Today my friend Heina and I traded blog posts. You can find their regular blog at www.freethoughtblogs.com/heinous where they write about race, gender, being an ex-Muslim secular humanist, and many other things. My post for today is also over there. They are currently writing A Skeptic’s Guide to Islam.
There are a lot of things I’ve said so many times for their ability to catch people’s attention that I don’t think twice about how I’m basically framing my life in rather garish colors. My second day of high school was 9/11, for instance. See also: I used to be a scarf-wearing Muslim girl, I’ve gotten serious death threats, I’ve been sexually harassed by a police officer, and My strict Muslim parents once found my sex toys.
I tried to turn my experience with my own racial identity in US society into another such zinger. It didn’t go over so well. The people who normally gasped, laughed, or both at my quips were silent — and by “people”, let me be clear, I mean white people. Though it may sound unbelievable, it is true that I didn’t realize that race was A Thing for me until I was nearly 18 years old and about to go on my first date.
It was not as if I hadn’t understood from a young age that my family and I were outsiders to mainstream white American culture in many ways. Even in the days when my family didn’t practice Islam extremely closely, I knew that most people didn’t pray five times a day, fast during the day for a whole month because the moon told us so, and abstain from Oreos or anything else containing pork byproducts (these were the dark days before those particular cookies were vegan).
I have distinct kindergarten and first-grade memories of referring to non-Muslims as “regular people.” Regular people didn’t have to read the labels on everything for gelatin or lard. Regular people didn’t have grandfathers whose first names were the same as the last names of notorious Iraqi dictators. Regular people didn’t have to abstain from the ham on Green Eggs & Ham day at school, or from eating the soup on Stone Soup day because it happened to be during Ramadan. Regular people were going to be allowed to date when they were in high school.
By my under-10 standards, regular people included non-white people. One of my first non-Muslim friends in kindergarten was a Latina girl named Maira. Unlike the other girls, she didn’t mind that my hands were grubby and didn’t withhold her sweet dimpled smile from me. One of the games Maira liked to propose was pretending to be “poor Muslims in another far away country,” which meant miming stomach pains and frolicking in the dirt without the help of toys. I played along even though it felt weird. I was grateful that she knew what a Muslim even was without my having to tell her, hyperaware of the Muslim suffering around the world that my mother used to force me to finish my food even when I didn’t want it, and fond of playing in dirt. Another classmate of color, Angela, stood out in my mind because she had a chocolate allergy that filled me with horrified pity, not because she was black.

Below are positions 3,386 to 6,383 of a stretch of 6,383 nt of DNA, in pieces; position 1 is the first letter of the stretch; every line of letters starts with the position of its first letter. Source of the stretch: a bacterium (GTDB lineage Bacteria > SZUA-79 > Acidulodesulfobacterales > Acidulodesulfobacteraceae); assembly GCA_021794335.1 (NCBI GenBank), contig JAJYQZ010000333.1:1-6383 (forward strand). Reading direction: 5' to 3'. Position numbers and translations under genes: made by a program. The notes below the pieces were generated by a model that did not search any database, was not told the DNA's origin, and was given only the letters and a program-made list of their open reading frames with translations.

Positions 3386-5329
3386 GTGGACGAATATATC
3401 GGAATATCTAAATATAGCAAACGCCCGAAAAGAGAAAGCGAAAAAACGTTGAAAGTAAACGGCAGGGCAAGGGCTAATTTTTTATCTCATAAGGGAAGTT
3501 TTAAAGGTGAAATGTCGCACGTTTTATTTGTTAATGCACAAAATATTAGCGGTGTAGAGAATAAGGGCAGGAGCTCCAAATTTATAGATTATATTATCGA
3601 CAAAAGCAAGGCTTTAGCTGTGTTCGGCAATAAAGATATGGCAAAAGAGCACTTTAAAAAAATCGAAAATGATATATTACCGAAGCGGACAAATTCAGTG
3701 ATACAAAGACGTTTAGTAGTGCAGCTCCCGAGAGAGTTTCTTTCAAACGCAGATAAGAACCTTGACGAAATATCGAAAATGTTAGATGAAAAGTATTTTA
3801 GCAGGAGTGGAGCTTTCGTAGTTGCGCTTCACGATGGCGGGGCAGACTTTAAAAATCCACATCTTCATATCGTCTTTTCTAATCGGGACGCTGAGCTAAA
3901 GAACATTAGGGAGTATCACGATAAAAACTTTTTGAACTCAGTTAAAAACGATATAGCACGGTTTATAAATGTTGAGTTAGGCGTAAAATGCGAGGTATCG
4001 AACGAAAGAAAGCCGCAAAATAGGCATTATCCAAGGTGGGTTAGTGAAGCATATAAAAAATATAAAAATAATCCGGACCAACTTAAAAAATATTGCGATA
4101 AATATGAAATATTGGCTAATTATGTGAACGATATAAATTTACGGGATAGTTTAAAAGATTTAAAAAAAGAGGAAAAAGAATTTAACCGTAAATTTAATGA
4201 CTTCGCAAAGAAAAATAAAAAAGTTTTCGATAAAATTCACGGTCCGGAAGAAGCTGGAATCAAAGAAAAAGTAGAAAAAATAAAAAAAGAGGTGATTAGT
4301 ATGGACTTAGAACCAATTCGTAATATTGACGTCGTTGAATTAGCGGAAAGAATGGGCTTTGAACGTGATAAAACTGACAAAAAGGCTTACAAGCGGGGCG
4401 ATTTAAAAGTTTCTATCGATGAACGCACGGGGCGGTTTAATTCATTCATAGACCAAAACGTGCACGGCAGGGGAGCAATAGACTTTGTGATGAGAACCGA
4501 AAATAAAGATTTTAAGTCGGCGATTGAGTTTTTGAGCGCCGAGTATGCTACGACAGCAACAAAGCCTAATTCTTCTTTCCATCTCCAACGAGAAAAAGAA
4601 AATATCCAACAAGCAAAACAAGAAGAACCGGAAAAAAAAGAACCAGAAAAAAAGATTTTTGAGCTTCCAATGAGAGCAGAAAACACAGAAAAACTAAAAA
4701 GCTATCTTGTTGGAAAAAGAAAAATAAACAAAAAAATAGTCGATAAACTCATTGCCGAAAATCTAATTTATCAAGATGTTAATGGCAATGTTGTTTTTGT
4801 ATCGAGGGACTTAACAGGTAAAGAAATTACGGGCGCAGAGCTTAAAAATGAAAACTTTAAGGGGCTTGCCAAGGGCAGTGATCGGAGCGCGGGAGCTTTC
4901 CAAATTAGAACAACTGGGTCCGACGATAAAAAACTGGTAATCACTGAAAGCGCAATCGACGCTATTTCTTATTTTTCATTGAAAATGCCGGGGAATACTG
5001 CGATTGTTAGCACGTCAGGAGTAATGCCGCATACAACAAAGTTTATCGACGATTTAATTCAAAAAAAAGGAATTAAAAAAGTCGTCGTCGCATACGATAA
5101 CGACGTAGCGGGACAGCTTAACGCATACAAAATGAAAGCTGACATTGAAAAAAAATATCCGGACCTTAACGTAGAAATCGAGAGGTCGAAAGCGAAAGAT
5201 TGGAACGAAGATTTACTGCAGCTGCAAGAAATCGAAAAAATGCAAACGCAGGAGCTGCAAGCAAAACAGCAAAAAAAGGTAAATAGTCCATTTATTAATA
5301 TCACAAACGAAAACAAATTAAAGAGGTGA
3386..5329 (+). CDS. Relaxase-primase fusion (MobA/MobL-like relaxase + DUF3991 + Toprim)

I stopped attending public school in the middle of first grade and didn’t return until middle school, cementing my childish impression that being Muslim was the thing that made me different to the world, not my complexion or my hair. By the time I returned to public school, my family and I were so obviously religious with our headscarves and refusals to shake hands with men that there was no space to consider race or ethnicity. By that point, we didn’t think of ourselves as part of any ethnicity; we were Muslims and that was that. Like many American Muslims who found our spiritual fervor in the States rather than “back home”, we considered Islam to be a unifying force and ethnic affiliations to be divisive and against Allah, who had created all people equally.
So it wasn’t until the day I first stepped out in public without a headscarf as an adult that I realized that Islam was not the only thing that marked me as an outsider in the world. It didn’t help that it was my first real date. Worse, the shopping center I’d picked precisely because I knew that no relatives lived anywhere nearby was also in one of the whitest parts of South Orange County. Though it was sunny and warm, I shivered a bit. After feeling so exposed outside, the dark interior of the theater felt sheltering and inviting.
I couldn’t hide forever, though, especially not in the world of dating. Too many white boys perked up a little too much when they realized they were dealing with a girl who was not only a virgin, but an “exotic” one. Getting attention after years of being ignored for being the weird fat girl in a headscarf was fun for a while, but eventually grated on me. It took me a little too long to realize that all male attention is not a compliment.
That I am seen as racially ambiguous in appearance doesn’t help. It means that I am interrogated about my family history incessantly and punished for not giving the easy or expected answer. It means that I am cursed out for not knowing Spanish or Arabic or Persian or whatever other language some old lady thinks I ought to know. It means that I get street harassed in every non-white-dominated neighborhood.
Though it isn’t perceived to be a direct invitation to hostility in the way that my headscarf had been, my brownness was not something anyone else could seem to ignore after I went about with my head and other body parts uncovered. I’ve stopped ignoring it, too. Being as “regular” as Maira or Angela has its perks (hello, bacon) but is definitely less of a cakewalk than I thought it was.